Previously, the district found many parents had issues with turnaround times between when they were hearing from PMSA and when they had to make alternative high school entrance decisions, including having their children attend either Proviso East or West, attend a private school or even move out of the district if none of those options were desirable.

Medina said many parents became angry when they did not receive a decision from PMSA in a timely enough manner. In order to avoid waiting until the last minute to decide where their children were going, many would move out of district before hearing from PMSA or spend hundreds of dollars on applications and deposits for private schools, money and decisions that could not be changed or refunded.

“People had to put these expensive deposits down and gamble whether or not they would actually be entering PMSA,” Medina said. “We changed the date so that it coincides prior to being required to pay deposits for private schools. That saves parents money.

“We worked to find a better formula to communicate, execute and improve the way in which PMSA entrance examinations were handled,” she added.

Board member Ned Wagner agreed with Medina that the time was right to establish better, more consistent guidelines for PMSA entrance.

“What had been happening over the last few years was the criteria was sort of different than the year before,” Wagner said. “We wanted to have the same district and entrance requirements every year and wanted a more transparent process.”

For next year, Medina said, the district is also looking at better ways to promote PMSA entrance to area students, including updated advertisements, newspaper postings and meetings with feeder elementary school districts. VFP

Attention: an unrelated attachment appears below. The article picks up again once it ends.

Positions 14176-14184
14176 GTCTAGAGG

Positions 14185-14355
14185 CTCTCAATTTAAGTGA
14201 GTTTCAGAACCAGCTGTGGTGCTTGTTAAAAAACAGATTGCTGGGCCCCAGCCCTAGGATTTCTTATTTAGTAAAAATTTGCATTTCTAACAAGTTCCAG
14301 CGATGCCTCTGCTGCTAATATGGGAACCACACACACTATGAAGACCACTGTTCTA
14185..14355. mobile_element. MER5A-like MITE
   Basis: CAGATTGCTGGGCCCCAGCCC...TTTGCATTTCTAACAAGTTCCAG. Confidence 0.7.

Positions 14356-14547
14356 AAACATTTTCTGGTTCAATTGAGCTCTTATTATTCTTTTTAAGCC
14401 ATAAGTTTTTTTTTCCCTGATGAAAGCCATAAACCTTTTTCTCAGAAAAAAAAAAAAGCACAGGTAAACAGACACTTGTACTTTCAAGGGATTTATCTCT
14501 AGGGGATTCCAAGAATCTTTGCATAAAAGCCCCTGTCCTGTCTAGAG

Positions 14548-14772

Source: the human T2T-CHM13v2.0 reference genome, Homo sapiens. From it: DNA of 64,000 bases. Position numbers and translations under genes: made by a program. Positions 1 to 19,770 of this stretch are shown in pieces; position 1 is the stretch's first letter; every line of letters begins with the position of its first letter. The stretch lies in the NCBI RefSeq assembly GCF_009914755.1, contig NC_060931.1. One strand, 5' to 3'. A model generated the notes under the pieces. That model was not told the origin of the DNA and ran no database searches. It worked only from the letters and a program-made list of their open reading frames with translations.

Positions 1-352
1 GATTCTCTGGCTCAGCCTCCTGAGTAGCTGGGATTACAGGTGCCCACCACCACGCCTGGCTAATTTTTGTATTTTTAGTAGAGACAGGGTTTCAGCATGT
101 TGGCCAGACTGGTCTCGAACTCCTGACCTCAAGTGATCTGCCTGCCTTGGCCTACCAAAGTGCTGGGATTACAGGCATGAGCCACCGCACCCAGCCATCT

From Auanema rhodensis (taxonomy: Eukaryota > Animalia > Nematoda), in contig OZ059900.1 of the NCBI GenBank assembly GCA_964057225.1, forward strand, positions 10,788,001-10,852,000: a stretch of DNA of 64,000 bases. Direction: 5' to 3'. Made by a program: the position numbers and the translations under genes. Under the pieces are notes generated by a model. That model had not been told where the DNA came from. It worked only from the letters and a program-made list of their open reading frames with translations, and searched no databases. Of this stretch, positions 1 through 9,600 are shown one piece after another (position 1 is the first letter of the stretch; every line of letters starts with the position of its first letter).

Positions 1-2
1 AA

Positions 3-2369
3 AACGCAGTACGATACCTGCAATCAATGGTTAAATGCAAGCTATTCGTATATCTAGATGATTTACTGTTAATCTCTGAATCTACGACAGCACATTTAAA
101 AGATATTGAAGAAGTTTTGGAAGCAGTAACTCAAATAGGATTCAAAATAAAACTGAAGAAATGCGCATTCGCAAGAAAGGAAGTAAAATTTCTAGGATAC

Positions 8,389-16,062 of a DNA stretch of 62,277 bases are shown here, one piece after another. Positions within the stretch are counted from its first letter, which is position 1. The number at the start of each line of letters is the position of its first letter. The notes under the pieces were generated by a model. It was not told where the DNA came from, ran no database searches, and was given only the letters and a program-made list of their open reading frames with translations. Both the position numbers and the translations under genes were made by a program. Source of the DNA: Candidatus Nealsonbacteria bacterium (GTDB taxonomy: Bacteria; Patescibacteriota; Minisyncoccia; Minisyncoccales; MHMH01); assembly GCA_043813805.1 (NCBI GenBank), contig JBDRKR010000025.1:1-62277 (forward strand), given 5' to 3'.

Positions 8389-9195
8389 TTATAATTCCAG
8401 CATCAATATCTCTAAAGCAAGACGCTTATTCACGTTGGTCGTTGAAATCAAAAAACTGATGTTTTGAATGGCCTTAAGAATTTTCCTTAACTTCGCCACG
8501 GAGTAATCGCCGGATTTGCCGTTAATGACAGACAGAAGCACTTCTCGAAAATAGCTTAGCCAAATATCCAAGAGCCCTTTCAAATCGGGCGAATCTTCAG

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D209 Board Members Ask FOP To Weigh In On Contract Case

ProvisoEastTuesday, May 17, 2016 || Originally Published: The Forest Park Review || By Matthew Hendrickson

Several Proviso School District 209 board members have targeted board Vice President Dan Adams over a contract agreement he approved in 2014, which they say happened without approval from the board.

Members Claudia Medina, Ned Wagner and Theresa Kelly wrote the district’s state appointed Financial Oversight Panel, May 10, asking for their assistance in drafting a plan for the district that would prevent a board president from entering into such agreements in the future without board approval. Additionally, the letter asks the FOP to consider removing Adams from the school board.

Wagner stopped short of agreeing that the letter explicitly called for Adam’s removal. He and other board members want advice on what sort of consequences the FOP would recommend for Adams under the circumstances, he said.

Adams, who was the board’s president in 2014, approved a contract signed by Superintendent Nettie Collins-Hart on May 22, 2014 to hire Restore Construction to renovate 10 rooms at Proviso East High School after they were damaged by an electrical fire on May 10, 2014.